Daily Song Study

Roger Miller – King of the Road

In songs on December 30, 2011 at 10:21 am

Layers are important in songwriting. Today’s tune, for instance.

Enumerating the reasons why this song works is harder than it sounds.

Obviously there is the melody, immensely singable and put to a simple chord progression. Then there are the lyrics and highly original phrasing that wouldn’t be out of place on a Tom Waits record (and predate Waits’ debut by 7 years). Observe also the vocal delivery, rough around the edges but still likable, as is the song’s protagonist.

All of that might be enough, but upon closer examination we can see the production decisions that contribute to its uniqueness. The arrangement is sparse, driven primarily by a jaunty bass line and reverberating finger snaps. Other elements are added strategically as the song progresses, first acoustic guitar and then piano on the key change. Unlike many country songs of the era, there is no backing choir, no steel guitar, no string section. It stands out as much for what is not there as for what is.

And is it even really a country song? Nominally, perhaps, but there are elements of jazz & blues in there, which practitioners like Ray Charles know are “the same goddamned thing exactly.” Truthfully, it’s a pop song, in the purest sense of the word. Popular because it connects easily with the listener.

The fact that all these elements can be combined in this fashion is due in no small part to Miller’s own biography. He served as fiddle player for Minnie Pearl, drummer for Faron Young and Ray Price, and was also proficient at piano and banjo, in addition to guitar. He had spent time in cotton fields, in the army, and as a hotel bellhop while trying to make his name in music.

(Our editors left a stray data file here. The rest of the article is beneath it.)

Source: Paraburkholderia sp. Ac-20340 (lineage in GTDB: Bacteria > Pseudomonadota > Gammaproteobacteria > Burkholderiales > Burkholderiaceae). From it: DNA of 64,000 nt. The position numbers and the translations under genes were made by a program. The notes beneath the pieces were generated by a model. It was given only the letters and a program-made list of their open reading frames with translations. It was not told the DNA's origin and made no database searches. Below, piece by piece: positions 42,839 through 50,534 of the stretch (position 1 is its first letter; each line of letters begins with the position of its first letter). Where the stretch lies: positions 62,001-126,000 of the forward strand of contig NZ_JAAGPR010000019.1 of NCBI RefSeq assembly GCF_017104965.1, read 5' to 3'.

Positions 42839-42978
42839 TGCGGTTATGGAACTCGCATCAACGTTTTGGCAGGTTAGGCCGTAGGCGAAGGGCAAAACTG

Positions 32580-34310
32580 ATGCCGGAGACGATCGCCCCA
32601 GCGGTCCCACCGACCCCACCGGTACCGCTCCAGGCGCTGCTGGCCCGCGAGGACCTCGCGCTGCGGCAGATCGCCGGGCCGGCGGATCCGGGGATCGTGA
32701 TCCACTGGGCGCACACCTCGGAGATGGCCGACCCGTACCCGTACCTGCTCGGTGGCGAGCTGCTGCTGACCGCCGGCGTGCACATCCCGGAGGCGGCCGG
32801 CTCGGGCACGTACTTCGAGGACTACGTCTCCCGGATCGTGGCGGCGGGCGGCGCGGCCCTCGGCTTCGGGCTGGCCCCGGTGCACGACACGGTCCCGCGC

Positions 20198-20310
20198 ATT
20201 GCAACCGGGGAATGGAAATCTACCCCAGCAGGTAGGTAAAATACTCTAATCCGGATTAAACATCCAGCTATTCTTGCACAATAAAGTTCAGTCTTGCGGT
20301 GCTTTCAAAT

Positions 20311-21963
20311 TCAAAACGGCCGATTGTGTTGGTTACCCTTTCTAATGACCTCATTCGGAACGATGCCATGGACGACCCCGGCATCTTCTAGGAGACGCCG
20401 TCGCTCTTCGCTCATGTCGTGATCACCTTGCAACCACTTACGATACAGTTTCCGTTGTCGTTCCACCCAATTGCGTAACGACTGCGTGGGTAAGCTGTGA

When someone sits down to write a song, they bring to the table only what they have gathered. Though Miller was only 29 when King of the Road was written, he brought in so much collective experience that this unique synthesis was made possible. He would use that varied palette to construct the tunes for the musical Big River two decades later.

Songs are made of layers because people are made of layers. Add more to one, and more is added to the other.

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  1. Nice out of left field choice for a song of the day.

  2. Serendipity. My son was monkeying around with this box of old cassettes yesterday, and wanted to try playing one. Roger Miller’s Greatest Hits was the most kid-friendly one (narrowly avoided a Carlin tape), so we cranked it up and I was reminded how much I love those tunes.

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